This is the story of the last day of 17-year-old Quanice Hayes’s life. It involves a police department that says they have no good way of deciphering between real guns and fake ones, and a family still searching for answers.
A Teen and a Toy Gun
A Teen and a Toy Gun
Leah Sottile | Longreads | February 2018 | 33 minutes (8,200 words)
The night before Quanice Hayes was shot in the head by a police officer, the skinny 17-year-old was snapping selfies with his girlfriend in a seedy Portland, Oregon, motel room.
Bella Aguilar held her phone close when she clicked off the photos: In one, the 18-year-old girl pushes her tongue out through a smile, her boyfriend leaning over her right shoulder, lips pressed to her cheek, his dreads held back with one hand.
In another, Aguilar cradles her cheek against a black-and-sand-colored gun. It’s fake — the kind of air-powered toy that kids use to pop each other with plastic pellets in indoor arenas. Hayes peeks into the frame behind her.
If you know that the gun is fake, you see a snapshot of two kids playing tough; if you don’t, those photos looks like the beginning of a story about to go terribly wrong.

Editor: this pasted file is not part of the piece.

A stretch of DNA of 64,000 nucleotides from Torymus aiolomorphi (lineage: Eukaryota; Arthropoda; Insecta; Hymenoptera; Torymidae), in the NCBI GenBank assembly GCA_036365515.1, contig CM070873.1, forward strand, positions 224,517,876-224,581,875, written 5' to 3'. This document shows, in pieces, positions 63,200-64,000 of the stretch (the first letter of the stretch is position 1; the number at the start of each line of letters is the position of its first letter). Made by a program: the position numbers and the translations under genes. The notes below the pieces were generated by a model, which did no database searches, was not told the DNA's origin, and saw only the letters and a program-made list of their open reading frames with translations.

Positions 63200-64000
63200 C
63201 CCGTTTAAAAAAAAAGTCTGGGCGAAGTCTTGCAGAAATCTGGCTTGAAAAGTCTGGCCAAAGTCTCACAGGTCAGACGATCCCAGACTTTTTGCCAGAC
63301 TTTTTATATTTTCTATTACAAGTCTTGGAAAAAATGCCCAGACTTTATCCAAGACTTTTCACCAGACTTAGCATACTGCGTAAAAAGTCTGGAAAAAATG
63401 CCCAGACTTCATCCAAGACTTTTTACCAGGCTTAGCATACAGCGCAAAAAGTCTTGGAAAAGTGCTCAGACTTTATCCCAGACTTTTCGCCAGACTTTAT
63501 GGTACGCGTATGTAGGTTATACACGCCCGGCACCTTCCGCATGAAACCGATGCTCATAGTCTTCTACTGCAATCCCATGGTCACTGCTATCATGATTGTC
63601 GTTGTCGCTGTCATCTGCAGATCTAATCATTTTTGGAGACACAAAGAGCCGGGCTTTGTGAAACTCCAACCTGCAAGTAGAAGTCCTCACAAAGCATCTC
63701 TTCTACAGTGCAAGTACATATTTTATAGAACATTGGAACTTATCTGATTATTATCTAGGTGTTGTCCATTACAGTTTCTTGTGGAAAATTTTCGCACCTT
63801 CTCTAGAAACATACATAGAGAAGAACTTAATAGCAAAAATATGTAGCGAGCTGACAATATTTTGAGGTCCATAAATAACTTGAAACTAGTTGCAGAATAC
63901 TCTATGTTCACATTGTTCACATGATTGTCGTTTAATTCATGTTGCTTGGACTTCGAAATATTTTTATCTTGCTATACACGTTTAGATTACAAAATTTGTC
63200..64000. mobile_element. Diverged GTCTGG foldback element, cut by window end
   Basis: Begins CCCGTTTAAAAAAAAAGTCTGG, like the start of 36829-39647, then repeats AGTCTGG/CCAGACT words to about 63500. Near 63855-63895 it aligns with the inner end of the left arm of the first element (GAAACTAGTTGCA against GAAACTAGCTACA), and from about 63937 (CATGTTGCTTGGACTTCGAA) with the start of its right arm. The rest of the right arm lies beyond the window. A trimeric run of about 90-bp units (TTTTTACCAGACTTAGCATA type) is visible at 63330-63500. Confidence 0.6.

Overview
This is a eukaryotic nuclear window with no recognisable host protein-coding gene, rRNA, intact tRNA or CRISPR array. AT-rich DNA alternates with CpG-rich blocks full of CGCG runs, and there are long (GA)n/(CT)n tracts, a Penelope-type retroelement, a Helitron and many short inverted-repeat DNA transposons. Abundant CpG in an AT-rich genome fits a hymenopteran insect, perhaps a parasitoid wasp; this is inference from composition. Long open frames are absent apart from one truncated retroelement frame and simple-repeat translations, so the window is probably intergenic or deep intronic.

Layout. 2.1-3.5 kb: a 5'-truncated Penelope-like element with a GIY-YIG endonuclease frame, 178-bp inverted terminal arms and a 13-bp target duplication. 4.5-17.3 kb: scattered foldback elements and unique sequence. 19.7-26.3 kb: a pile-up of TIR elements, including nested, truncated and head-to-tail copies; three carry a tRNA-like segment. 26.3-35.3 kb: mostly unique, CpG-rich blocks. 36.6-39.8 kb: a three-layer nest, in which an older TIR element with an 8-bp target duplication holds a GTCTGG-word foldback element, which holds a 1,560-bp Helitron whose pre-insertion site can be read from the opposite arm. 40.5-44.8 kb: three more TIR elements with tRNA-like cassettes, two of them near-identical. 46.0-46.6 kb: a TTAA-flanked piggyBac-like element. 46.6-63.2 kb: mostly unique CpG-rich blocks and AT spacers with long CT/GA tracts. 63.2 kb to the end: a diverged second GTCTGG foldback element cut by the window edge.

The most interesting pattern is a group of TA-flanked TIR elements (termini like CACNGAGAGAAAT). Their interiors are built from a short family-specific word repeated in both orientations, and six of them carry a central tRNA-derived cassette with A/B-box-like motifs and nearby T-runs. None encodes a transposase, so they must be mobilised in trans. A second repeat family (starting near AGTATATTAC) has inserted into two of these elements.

A few hours later, it did.
It was a cold night in February — a Wednesday. Aguilar and Hayes snapped photos and danced when friends came by the motel room where the couple had been crashing. They drank cough syrup and booze. There were pills and pot and a bag of coke.
They fired the toy gun at the motel’s dirty bathroom mirror, laughing when they couldn’t get the glass to break.
When the long night caught up with Aguilar and she lay down to pass out on the room’s queen-size bed, Hayes yanked on her arm, nagging her to stay awake. Two friends crashed on a pullout couch; two more were on the floor. But Hayes didn’t want to sleep. He walked outside.
Hours passed. The sun came up. Aguilar jolted awake and felt the bed next to her, but her boyfriend wasn’t there. His phone was — it sat on the table next to the bed. She felt frantic. Panicked. Confused. “I don’t know why, but it was that moment. I just felt really, really bad,” she said last summer, sitting outside a Portland Starbucks where she took drags from a Black and Mild.
She couldn’t remember why Hayes had left. She couldn’t remember so much of the night.
She frantically tapped out a text to her boyfriend’s mother, Venus: Do you know where Quanice is?Continue reading “A Teen and a Toy Gun”